(Walter Scott)






The Monks of Bangors March


WHEN the heathen trumpets clang
Round beleaguered Chester rang,
Veiled nun and friar gray
Marched from Bangors fair Abbaye;
High their holy anthem sounds,
Cestrias vale the hymn rebounds,
Floating down the sylvan Dee.
O miserere, Domine!

On the long procession goes,
Glory round their crosses glows,
And the Virgin-mother mild
In their peaceful banner smiled;
Who could think such saintly band
Doomed to feel unhallowed hand!
Such was the Divine decree,
O miserere, Domine!

Bands that masses only sung,
Hands that censers only swung,
Met the northern bow and bill,
Heard the war-cry wild and shrill;
Woe to Brockmaels feeble hand,
Woe to Olfrids bloody brand,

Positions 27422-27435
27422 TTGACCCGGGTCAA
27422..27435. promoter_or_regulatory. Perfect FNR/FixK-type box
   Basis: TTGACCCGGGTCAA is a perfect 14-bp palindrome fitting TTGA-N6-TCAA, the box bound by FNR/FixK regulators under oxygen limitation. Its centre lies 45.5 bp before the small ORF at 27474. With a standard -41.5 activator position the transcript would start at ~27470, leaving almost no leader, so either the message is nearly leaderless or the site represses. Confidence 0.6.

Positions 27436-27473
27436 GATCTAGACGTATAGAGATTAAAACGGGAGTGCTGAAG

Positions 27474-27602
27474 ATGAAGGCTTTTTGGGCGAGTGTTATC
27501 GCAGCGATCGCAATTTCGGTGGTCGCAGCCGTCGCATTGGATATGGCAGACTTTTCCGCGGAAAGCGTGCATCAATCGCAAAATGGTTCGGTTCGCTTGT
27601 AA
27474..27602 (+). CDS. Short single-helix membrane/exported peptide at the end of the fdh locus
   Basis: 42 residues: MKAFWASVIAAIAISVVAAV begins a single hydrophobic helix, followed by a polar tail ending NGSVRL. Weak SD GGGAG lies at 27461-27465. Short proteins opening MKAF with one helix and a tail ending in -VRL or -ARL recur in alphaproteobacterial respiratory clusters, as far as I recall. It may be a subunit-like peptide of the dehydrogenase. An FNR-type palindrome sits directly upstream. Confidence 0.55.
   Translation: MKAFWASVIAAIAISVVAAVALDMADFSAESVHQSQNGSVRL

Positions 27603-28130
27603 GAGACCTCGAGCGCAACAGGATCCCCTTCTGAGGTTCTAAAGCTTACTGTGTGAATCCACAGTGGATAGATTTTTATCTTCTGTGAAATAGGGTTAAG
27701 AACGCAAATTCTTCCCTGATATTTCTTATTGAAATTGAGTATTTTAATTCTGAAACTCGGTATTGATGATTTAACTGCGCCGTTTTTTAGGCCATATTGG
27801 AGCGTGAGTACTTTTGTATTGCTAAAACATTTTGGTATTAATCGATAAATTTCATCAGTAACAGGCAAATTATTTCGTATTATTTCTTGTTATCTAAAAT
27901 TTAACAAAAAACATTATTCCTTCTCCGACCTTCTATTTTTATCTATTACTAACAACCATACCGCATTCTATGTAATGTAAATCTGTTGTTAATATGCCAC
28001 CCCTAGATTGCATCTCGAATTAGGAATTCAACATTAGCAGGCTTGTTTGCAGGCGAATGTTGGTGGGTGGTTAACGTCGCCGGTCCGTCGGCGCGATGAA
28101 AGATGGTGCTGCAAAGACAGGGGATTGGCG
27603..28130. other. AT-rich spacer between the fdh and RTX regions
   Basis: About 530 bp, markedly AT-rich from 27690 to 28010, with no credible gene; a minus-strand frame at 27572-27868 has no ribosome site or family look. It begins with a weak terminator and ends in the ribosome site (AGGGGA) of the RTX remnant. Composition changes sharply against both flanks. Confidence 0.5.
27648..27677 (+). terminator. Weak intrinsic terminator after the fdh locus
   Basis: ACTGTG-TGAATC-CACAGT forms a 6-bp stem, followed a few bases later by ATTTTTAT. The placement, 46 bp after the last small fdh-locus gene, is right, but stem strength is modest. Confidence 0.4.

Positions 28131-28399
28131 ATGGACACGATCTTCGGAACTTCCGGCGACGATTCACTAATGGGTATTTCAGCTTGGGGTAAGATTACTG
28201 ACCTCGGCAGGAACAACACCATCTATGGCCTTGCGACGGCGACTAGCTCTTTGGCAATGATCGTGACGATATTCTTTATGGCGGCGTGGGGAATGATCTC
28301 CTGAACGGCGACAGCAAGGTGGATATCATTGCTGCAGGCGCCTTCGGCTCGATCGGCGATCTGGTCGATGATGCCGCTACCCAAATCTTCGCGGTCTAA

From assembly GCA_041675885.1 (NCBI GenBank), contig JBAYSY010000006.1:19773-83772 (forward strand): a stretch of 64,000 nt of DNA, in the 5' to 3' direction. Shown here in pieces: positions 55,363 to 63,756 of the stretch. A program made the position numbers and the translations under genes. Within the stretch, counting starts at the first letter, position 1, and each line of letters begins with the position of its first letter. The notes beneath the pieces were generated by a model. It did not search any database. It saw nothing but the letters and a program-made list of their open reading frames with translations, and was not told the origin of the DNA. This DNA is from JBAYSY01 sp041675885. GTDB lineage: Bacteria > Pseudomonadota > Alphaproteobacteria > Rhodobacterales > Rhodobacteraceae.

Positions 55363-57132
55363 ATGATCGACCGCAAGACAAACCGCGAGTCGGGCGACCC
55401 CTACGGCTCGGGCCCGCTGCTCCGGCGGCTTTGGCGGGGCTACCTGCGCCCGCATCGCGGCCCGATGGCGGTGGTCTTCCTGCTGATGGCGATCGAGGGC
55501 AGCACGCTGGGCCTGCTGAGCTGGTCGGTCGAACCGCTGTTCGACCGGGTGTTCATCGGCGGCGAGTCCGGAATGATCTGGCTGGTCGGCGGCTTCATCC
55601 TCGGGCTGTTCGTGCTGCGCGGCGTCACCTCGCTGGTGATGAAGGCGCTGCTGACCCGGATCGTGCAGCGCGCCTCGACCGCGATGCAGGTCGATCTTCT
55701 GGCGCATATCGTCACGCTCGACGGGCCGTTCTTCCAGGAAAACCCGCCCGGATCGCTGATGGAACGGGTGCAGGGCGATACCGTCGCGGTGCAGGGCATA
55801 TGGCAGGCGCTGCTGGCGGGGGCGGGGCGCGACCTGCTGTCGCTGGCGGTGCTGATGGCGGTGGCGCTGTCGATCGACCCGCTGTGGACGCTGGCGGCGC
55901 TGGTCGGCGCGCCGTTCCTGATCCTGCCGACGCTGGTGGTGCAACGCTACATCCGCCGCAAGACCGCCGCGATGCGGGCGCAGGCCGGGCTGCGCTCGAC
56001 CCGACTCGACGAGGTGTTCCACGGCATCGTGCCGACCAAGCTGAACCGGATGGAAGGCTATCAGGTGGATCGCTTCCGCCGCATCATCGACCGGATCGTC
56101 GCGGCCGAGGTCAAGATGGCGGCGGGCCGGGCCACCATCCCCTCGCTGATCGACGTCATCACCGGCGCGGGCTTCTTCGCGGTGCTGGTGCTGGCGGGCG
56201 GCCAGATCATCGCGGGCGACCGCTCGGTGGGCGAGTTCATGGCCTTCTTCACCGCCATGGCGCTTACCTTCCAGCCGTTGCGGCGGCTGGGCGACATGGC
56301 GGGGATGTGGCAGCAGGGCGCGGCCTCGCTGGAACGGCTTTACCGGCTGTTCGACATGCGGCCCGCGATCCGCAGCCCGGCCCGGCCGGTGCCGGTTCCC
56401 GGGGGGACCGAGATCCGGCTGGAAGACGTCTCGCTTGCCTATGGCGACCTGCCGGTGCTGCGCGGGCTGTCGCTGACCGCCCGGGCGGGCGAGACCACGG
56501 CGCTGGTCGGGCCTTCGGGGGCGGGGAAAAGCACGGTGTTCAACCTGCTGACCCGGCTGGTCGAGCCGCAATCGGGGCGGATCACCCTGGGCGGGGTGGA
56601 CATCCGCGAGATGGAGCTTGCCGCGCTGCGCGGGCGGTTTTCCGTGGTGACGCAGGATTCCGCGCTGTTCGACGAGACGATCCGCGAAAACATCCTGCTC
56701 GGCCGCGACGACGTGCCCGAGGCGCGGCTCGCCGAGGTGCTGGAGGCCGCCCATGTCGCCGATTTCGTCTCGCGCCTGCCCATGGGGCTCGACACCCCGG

Woe to Saxon cruelty,
O miserere, Domine!

Weltering amid warriors slain,
Spurned by steeds with bloody mane,
Slaughtered down by heathen blade,
Bangors peaceful monks are laid;
Word of parting rest unspoke,
Mass unsung and bread unbroke;
For their souls for charity,
Sing, O miserere, Domine!

Bangor! oer the murder wail!
Long thy ruins told the tale,
Shattered towers and broken arch
Long recalled the woful march:
On thy shrine no tapers burn,
Never shall thy priests return;
The pilgrim sighs and sings for thee,
O miserere, Domine!






- http://eng-poetry.ru/. eng-poetry.ru@yandex.ru